Sovereign Wealth Funds: The New Intersection of Money and Politics

By Christopher Balding | Go to book overview

CHAPTER 2
The Economics of Sovereign
Wealth Funds

There is a recognized but poorly understood fact about sovereign wealth funds (SWFs) and the countries that manage them, and it is that they face unique economic circumstances. The simplest and obvious dividing line is between the commodity-dependent funds and the noncommodity funds. There are divergent economic policy recommendations and investment strategies for commodity-dependent states based upon the source of the wealth. However, there are additional cleavages in economic policy decisions and impact, such as the size of a country, its economic development, and its economic diversification. The major SWF countries, with the exception of midsized Saudi Arabia, come from either the smallest or the largest countries in the world. While the world economy will not be impacted by the Saudi riyal and US dollar exchange-rate peg, the Chinese yuan and US dollar peg has a potentially destabilizing impact on the world economy. Despite a passing recognition of the importance of the underlying economics, little research has been done to study the unique economic situations facing sovereign wealth fund countries.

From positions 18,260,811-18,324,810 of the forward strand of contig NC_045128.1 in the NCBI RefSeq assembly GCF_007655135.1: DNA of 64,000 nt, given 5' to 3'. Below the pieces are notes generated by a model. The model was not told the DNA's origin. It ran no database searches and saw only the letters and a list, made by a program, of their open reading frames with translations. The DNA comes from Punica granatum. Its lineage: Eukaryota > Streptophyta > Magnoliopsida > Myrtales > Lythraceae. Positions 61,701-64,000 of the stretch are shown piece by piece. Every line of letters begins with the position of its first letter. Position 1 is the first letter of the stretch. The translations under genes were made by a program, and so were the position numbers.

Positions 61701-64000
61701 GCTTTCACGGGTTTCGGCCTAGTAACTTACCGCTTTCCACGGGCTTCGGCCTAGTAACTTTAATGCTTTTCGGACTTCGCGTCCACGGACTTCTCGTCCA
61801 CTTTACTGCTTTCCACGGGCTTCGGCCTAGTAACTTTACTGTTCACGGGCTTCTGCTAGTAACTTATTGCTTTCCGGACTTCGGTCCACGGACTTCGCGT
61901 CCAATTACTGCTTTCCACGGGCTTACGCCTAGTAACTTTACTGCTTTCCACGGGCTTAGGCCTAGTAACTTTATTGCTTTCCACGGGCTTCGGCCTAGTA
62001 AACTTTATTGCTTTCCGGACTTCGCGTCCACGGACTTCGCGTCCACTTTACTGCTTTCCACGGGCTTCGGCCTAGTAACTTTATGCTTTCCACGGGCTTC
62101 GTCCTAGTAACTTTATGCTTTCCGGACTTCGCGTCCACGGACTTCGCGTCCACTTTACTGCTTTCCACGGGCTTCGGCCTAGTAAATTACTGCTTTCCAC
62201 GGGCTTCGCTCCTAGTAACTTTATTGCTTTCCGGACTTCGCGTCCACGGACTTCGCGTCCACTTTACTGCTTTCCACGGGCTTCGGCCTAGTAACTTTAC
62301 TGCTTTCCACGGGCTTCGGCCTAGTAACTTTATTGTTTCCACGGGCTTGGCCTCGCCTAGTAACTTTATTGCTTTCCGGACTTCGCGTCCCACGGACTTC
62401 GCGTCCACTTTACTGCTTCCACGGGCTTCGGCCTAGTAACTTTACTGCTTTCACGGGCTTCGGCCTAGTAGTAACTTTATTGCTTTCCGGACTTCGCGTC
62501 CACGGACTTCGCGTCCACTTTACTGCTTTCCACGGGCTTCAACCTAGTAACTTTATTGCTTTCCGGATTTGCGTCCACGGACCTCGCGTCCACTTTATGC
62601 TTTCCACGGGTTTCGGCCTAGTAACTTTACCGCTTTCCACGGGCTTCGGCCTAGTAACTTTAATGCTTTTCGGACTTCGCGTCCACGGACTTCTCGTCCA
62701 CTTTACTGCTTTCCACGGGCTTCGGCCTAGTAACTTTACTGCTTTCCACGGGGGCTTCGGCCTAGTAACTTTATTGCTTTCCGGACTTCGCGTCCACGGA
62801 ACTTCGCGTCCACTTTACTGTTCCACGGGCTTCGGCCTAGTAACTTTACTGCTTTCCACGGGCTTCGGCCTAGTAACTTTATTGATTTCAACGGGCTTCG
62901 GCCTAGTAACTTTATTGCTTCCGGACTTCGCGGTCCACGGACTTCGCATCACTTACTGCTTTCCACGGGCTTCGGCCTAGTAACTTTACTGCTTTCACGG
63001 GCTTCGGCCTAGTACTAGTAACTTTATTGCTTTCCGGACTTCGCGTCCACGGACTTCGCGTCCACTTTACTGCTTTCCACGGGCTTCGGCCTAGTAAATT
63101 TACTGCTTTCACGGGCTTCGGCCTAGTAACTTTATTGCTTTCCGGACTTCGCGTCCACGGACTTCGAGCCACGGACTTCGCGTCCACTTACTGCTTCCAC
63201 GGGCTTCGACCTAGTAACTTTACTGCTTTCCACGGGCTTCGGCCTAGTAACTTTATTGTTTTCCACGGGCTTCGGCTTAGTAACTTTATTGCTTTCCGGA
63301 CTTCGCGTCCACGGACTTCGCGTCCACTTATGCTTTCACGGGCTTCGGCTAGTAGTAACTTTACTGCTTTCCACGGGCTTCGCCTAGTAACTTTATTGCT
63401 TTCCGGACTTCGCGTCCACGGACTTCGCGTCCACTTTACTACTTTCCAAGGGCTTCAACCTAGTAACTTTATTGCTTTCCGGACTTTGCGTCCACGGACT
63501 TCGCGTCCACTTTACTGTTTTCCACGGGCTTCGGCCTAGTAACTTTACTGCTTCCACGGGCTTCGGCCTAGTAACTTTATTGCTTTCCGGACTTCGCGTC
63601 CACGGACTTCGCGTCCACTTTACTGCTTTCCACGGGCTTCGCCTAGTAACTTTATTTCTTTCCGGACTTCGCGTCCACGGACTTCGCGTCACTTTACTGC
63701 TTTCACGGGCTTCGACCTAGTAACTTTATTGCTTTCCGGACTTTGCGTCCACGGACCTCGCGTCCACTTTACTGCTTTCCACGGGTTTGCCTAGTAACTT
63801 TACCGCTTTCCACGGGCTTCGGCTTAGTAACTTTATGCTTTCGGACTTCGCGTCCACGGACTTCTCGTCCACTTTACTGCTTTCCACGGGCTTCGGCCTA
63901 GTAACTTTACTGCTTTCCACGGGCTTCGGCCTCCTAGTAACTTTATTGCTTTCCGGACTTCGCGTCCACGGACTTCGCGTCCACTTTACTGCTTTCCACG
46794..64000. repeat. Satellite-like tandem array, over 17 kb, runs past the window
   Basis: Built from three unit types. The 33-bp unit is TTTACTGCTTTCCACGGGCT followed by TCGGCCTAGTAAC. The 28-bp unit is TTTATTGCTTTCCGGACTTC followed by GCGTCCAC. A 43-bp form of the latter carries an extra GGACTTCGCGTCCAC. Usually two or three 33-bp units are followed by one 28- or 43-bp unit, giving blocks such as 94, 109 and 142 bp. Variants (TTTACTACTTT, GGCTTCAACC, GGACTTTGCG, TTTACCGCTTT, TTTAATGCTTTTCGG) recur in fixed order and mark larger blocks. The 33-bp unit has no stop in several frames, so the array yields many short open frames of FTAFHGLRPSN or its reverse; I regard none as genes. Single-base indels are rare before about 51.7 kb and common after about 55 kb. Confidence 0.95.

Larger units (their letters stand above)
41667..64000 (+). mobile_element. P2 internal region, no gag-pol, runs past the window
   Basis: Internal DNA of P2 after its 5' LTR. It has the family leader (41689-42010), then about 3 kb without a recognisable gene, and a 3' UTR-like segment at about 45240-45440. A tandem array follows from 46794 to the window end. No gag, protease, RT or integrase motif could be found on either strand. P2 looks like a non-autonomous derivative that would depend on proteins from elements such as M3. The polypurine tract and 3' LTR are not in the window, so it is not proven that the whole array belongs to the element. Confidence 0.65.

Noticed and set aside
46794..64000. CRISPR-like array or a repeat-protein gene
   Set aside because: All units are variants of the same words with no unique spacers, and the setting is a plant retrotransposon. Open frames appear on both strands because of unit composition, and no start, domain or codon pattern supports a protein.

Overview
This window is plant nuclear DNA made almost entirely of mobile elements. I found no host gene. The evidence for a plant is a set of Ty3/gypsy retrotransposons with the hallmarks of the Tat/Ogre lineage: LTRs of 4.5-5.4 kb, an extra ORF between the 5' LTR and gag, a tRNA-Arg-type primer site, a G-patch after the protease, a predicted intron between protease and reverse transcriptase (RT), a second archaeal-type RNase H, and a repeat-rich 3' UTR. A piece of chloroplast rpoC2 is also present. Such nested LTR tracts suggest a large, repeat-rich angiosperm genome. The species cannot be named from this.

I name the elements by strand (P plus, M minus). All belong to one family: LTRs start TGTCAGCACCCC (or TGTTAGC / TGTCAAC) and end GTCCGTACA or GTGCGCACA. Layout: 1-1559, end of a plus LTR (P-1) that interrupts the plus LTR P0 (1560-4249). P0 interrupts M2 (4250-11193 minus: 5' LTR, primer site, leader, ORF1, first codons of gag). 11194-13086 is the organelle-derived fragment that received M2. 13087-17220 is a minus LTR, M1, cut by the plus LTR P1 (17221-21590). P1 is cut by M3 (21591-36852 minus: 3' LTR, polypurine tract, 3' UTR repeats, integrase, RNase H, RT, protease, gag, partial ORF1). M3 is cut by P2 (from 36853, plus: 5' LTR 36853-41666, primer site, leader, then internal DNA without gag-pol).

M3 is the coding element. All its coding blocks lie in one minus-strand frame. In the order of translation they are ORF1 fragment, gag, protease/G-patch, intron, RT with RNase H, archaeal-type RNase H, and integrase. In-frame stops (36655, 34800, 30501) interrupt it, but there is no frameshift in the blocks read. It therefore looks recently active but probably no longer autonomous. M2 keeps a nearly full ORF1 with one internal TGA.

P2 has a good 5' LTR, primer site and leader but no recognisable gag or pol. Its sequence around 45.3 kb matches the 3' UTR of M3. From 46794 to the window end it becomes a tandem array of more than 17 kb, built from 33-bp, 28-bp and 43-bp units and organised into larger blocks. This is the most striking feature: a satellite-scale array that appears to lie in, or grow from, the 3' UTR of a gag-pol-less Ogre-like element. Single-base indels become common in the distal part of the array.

Here is a more fundamental issue: what would replace SWFs if they were either wound down or did not exist in the first place? Sovereign wealth funds grew out of sustained current account surpluses that will not disappear by wishing away SWFs. Suitable economic policies must replace SWFs for countries with large capital surpluses and accumulated wealth. Little research has considered this alternate factual scenario and even it is qualified with the notation “the applicability of the benefits and the attractiveness of the alternatives depend heavily upon the political and economic context in which the SWF operates” (Blackburn et al. 2008). Sovereign wealth funds are designed to respond to and address three specific economic problems. First, large and persistent surplus inflows create a problem for countries, because they can lead to rapid expansion of the money supply and lead to inflation. This is the monetarist problem by which sovereign wealth funds stabilize the incoming capital surplus by purchasing international assets. Second, large growths in tax revenues create a problem for countries that can lead to excessive and sustained growth in government expenditures. This is the fiscal problem that SWFs seek to ameliorate through fiscal rules designed to prevent rapid public expenditure growth. Third, large and persistent surplus inflows

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